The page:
UPGRADE: It might appear at first glance that very little has changed in the transition from the building at 675 Danielsville Road from Las Monarcas, a Mexican restaurant, to Taqueria Mundos (706-850-3235), a different Mexican restaurant. Sure, the sign no longer features butterflies and instead portrays a big spit of hot meat and a cheerful anthropomorphized crunchy taco wearing a sombrero, but the interior decor is virtually identical.
The menu, however, is not, and the change is a dramatic improvement. On regular days, you can pick from various meat-delivery systems, including Mexican-style tacos and large, flat, jam-packed tortas (the fillings beat the bread, which doesn’t quite cut it). It’s a focused menu, without much in the way of filler, and the atmosphere in the former Huddle House is warm and cozy, as it generally has been.
The real game-changer, though, is the buffet that Taqueria Mundos puts out on Sundays. Priced at $12.99 for all you can eat (free for kids under 10, at least for the moment), it is wonderfully rich in choices, featuring plenty of surprises and high quality throughout. The Huddle House counter is put to excellent use, from three salsas and various taco fixings at one end (a smoky chipotle, a creamy green sauce, a hot orange habanero, cilantro, onions, radishes) and concluding with handmade corn tortillas in a cooler at the other (a little too thick).
In between you will find: a fresh, chunky guacamole with tomatoes and onions; mainstream choices for the picky and/or young, like a bin of cheese quesadillas, Mexican rice, french fries, hot wings, good chicken enchiladas with green sauce and fajita-style sliced beef with onions and peppers; good, spicy charros beans, with chunks of jalapeño and hot dog; pozole made with a pork that is probably a touch too lean but with a fantastic, deeply flavored broth; excellent pork ribs flecked with pepper in a tomatillo-based sauce, a dish from Puebla; ham steaks cooked with a tinga-style tomato sauce accented lightly with chipotles (possibly the single best dish and not something I have had elsewhere); chiles rellenos packed with cheese; chicken drumsticks with a simple brown mole; camarones a la diabla (small shrimp cooked with habanero and plenty of garlic); and another chicken dish with a sauce that resembles Peru’s huancaina, in that it incorporates a pleasantly funky cheese, but in this case adds pineapple. I took plenty of notes, but it’s absolutely possible I missed some items.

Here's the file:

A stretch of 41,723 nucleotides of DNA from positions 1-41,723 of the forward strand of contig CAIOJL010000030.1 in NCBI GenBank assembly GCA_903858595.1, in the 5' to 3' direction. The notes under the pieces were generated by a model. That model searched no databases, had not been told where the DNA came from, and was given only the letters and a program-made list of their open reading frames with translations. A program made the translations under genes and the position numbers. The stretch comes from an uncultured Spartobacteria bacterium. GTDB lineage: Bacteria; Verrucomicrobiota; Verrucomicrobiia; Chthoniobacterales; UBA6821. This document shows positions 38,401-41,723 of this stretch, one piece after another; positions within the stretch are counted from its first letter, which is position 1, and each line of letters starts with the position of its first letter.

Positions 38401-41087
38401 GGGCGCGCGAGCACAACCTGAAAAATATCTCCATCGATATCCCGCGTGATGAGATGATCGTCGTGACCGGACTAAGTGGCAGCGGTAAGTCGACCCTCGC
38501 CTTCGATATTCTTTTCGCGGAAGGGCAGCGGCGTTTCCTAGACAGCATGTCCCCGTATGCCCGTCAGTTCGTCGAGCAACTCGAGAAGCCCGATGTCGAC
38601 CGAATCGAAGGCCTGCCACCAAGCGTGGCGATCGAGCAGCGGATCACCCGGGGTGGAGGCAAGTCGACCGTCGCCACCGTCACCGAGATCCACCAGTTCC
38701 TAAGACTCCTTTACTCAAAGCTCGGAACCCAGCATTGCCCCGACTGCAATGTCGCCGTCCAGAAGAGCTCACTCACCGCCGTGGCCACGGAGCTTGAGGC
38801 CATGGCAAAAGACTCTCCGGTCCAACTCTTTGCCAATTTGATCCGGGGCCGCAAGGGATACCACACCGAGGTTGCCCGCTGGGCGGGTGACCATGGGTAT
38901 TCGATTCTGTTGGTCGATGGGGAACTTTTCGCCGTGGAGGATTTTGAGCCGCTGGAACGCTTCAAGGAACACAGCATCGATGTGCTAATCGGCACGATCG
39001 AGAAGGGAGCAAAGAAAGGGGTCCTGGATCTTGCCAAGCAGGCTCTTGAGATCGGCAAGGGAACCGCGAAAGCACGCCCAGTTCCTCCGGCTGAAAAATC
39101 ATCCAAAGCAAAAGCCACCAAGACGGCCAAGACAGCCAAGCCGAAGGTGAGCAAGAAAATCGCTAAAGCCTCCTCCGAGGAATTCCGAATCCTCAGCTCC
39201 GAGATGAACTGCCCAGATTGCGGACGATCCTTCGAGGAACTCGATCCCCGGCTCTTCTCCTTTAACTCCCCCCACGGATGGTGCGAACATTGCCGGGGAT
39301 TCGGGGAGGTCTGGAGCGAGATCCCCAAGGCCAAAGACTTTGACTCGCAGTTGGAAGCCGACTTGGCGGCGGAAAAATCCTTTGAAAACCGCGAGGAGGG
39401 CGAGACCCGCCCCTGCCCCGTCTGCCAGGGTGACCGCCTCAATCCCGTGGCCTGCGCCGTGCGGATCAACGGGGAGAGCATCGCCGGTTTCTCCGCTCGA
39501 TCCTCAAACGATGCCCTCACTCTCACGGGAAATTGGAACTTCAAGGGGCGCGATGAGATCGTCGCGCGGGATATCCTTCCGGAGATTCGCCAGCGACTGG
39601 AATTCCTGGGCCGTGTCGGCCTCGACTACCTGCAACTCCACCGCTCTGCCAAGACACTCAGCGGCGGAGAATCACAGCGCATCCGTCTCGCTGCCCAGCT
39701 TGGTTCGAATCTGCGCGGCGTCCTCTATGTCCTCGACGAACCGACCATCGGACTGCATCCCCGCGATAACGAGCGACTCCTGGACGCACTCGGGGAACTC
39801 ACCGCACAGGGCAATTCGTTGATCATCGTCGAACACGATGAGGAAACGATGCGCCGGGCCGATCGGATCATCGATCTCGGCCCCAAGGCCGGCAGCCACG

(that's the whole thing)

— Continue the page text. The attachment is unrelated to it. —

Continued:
If you still have room (note: save room), there is a separate table for sweets placed down at the far end. Platters piled high with cubed honeydew and watermelon can provide a light, refreshing conclusion to your meal; a cute, colorful dispenser has a delicate watermelon agua fresca; slices of flan with fruit sit on a three-tiered stand; and there are two cakes, both from Doña Rosy’s down the street: a rectangular super-moist chocolate tres leches with a vanilla whipped-cream icing and a doughnut-shaped chocolate cake with a sweet, dense flan topping.
With soccer on the TV and a bunch of families enjoying their day of rest together, Taqueria Mundos is a low-stress, convivial way to fill your belly to excess on a Sunday. It is open 11 a.m.–9 p.m. Tuesday through Thursday, 11 a.m.–11 p.m. Friday, 11 a.m.–10 p.m. Saturday and 10 a.m.–4 p.m. Sunday and serves no booze.
COOL: If you’re still looking for new places to cool down with something sweet (and who isn’t?), the Hokulia Shave Ice truck is a charming addition to Athens. Stationed for now at 1225 College Station Road—in the parking lot of the Church at College Station—six days a week, it shaves fluffy ice from large blocks, packs it into cute plastic cups shaped like flowers (three sizes) and tops it with a large variety of syrups, all of which are nicely flavored, even ones that are normally disgusting, like cotton candy. Much, much better than the usual sno-cone because of the consistency of the ice, which immediately starts returning to water, it can also include a scoop of ice cream (e.g., vanilla, macadamia nut, pineapple) in the middle, which makes it richer.
Various other add-ons include sour spray (popular with kids), li hing mui powder (salty dried plum), coconut flakes and sno-cap (a sort of creamy drizzle). Syrups range from lime and peach to boysenberry, guava, lychee, horchata, wedding cake, cream soda and pomegranate. Several named combinations are a smart move if you have a hard time making decisions, but it almost doesn’t seem to matter what you choose for flavors—not because they’re indistinct from one another, but because the consistency of the base works with anything.
With Hawaiian music playing and some tables set up, the atmosphere is surprisingly pleasant and relaxing in the parking lot, where the truck is generally open until 9 p.m. It also migrates to special events and catering gigs. A second location is slated for Baxter Street, and a third will follow. You can find locations and hours on Facebook.